We backported various small fixes which should be welcome but of low impact. The big deal is HSEARCH-2691, as you might fail to notice this problem until testing under load, which is quite inconvenient.

Big thanks to Andrej Golovnin, who spotted the problem and shared a patch; I suspect it wasn’t easy to find the problem.

Also thanks to Osamu Nagano, who pointed out the importance of this fix and suggested backporting it urgently.

How to get these releases

All versions are available for download on Hibernate Search’s web site.

Ideally use a modern build tool to fetch it from Maven central; these are the coordinates:

<dependency>
   <groupId>org.hibernate</groupId>
   <artifactId>hibernate-search-orm</artifactId>
   <version>5.7.1.Final</version>
</dependency>

To use the experimental Elasticsearch integration you’ll also need:

<dependency>
   <groupId>org.hibernate</groupId>
   <artifactId>hibernate-search-elasticsearch</artifactId>
   <version>5.7.1.Final</version>
</dependency>

Downloads from Sourceforge are available as well.

Feedback

Please let us know of any problem or suggestion by creating an issue on JIRA, or by sending an email to the developer’s developer’s mailing lists, or posting on the forums.

We also monitor Stack Overflow; when posting on SO please use the tag hibernate-search.

Hibernate Community Newsletter 11/2017

Posted by    |       |    Tagged as Discussions Hibernate ORM

Welcome to the Hibernate community newsletter in which we share blog posts, forum, and StackOverflow questions that are especially relevant to our users.

Articles

The pick of this edition is this article by Heap’s Engineering blog which demonstrates the benefits of using batch updates even for reducing database index overhead.

As previously explained, you can speed up integration tests considerably using a RAM disk or tmpfs. Mark Rotteveel‏ tried this approach and looks like it works for Firebird as well.

Hibernate 5.2.10 comes with a very handy connection management optimization for RESOURCE_LOCAL transactions. If you don’t use JTA and you disabled auto-commit at the connection pool level, then it’s worth setting the hibernate.connection.provider_disables_autocommit configuration property as well.

When using Oracle, the fastest way to access a database record is to use the ROWID pseudocoolumn. If using ROWID is suitable for your application, then you can annotate your entities with the @RowId annotation and Hibernate will use the ROWID pseudocoolumn for UPDATE statements.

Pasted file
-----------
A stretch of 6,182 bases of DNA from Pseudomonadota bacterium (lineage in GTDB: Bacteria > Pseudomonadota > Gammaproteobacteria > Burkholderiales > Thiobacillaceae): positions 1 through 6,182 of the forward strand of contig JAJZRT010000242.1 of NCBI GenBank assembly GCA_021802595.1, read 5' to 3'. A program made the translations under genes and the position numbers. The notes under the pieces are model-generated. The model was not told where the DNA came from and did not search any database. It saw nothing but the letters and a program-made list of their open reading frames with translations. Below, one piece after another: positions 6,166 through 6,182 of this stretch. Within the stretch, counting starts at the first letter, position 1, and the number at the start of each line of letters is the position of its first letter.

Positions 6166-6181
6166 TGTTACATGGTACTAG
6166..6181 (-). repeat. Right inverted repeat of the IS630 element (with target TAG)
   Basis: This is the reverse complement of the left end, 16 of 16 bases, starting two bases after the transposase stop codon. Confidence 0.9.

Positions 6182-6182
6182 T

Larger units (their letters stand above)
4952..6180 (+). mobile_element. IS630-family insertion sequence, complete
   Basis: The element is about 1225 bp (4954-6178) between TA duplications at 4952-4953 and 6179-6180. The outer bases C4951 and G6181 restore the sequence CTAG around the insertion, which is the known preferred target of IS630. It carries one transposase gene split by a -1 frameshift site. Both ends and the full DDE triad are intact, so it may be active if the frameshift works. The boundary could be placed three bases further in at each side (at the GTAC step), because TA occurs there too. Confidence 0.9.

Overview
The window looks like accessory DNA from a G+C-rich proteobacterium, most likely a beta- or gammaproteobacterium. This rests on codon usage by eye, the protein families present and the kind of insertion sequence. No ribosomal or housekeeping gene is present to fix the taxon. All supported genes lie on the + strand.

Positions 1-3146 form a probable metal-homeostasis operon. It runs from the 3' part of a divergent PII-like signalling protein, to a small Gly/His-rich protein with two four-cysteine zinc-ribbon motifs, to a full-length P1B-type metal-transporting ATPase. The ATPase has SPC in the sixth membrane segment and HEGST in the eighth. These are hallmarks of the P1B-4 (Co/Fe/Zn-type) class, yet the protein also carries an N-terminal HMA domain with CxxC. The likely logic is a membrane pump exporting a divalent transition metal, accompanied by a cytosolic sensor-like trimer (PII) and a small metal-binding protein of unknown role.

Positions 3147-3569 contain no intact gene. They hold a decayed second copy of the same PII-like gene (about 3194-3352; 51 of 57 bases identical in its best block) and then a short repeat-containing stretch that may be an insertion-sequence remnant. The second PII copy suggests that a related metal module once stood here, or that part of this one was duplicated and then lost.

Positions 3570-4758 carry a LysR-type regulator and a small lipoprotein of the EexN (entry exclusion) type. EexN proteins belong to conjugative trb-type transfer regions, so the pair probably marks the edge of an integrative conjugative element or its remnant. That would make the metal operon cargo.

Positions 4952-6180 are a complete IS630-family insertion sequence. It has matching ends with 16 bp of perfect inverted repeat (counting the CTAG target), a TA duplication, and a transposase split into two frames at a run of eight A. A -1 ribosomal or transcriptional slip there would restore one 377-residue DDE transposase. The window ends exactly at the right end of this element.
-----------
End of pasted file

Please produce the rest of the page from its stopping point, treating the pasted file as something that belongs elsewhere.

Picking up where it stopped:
The best way to manage a database schema is to use incremental update scripts, and a tool like Flyway. Even in this case, you can still benefit from the hbm2ddl tool to validate the entity mappings. Check out how you can deal with schema mismatch exceptions, especially for non-trivial mappings.

You can use Hibernate statistics to log query execution time. However, in reality, many enterprise application are better off using a JDBC DataSource or Driver Proxy which, not only it allows you to log JDBC statements along with their parameters, but you can even detect N+1 query issues automatically during testing.

Presentations

Jakub Kubryński has a very good presentation about JPA common pitfalls and how you should handle them effectively.

Book discount

Until the 1st of June, High-Performance Java Persistence is 33% OFF. Considering the reader testimonials as well as Good Reads and Amazon reviews, it’s quite a deal!

Time to upgrade

  • Hibernate Validator 6.0.0 Beta1 and Beta2 were released.

  • Hibernate ORM 5.1.7 is out, so you should consider updating if you are running the 5.1 version.

Creating Patch Files for WildFly

Posted by    |       |    Tagged as Discussions

The WildFly application server comes with a patching mechanism which makes it very easy to upgrade existing modules of the server or add new ones. E.g. Hibernate Validator provides patch files which let you upgrade WildFly 10.1 to the preview releases of Bean Validation 2.0.

But you also can use the patching mechanism to add your own custom libraries to WildFly, making them available to deployed applications. Even if you only ever deploy a single application to one WildFly instance, this can be very useful, as it results in a smaller size of your deployment unit (WAR etc.) and thus faster build and deployment times.

How are WildFly patches created, though? Patch files are generally just ZIP files which contain the module(s) to be added or updated as well as some additional metadata. So in theory you could create them by hand, but there’s the patch-gen tool which greatly simplifies this task.

In the following we’ll describe step by step how to create a WildFly patch using the patch-gen-maven-plugin. As an example, we’ll produce a patch file that adds the Eclipse Collections library to a WildFly instance.

The Module Descriptors

The first thing we need are the module descriptors for the JBoss Modules system which is the underlying basis of WildFly. Eclipse Collections is split into two JARs, one for its API and one for the implementation. So we’ll create the following two descriptors:

src/main/modules/system/layers/base/org/eclipse/collections/api/main/module.xml
<?xml version="1.0" encoding="UTF-8"?>

<module xmlns="urn:jboss:module:1.3" name="org.eclipse.collections.api">
    <resources>
        <resource-root path="eclipse-collections-api-${eclipse.collections.version}.jar" />
    </resources>
</module>
src/main/modules/system/layers/base/org/eclipse/collections/main/module.xml
<?xml version="1.0" encoding="UTF-8"?>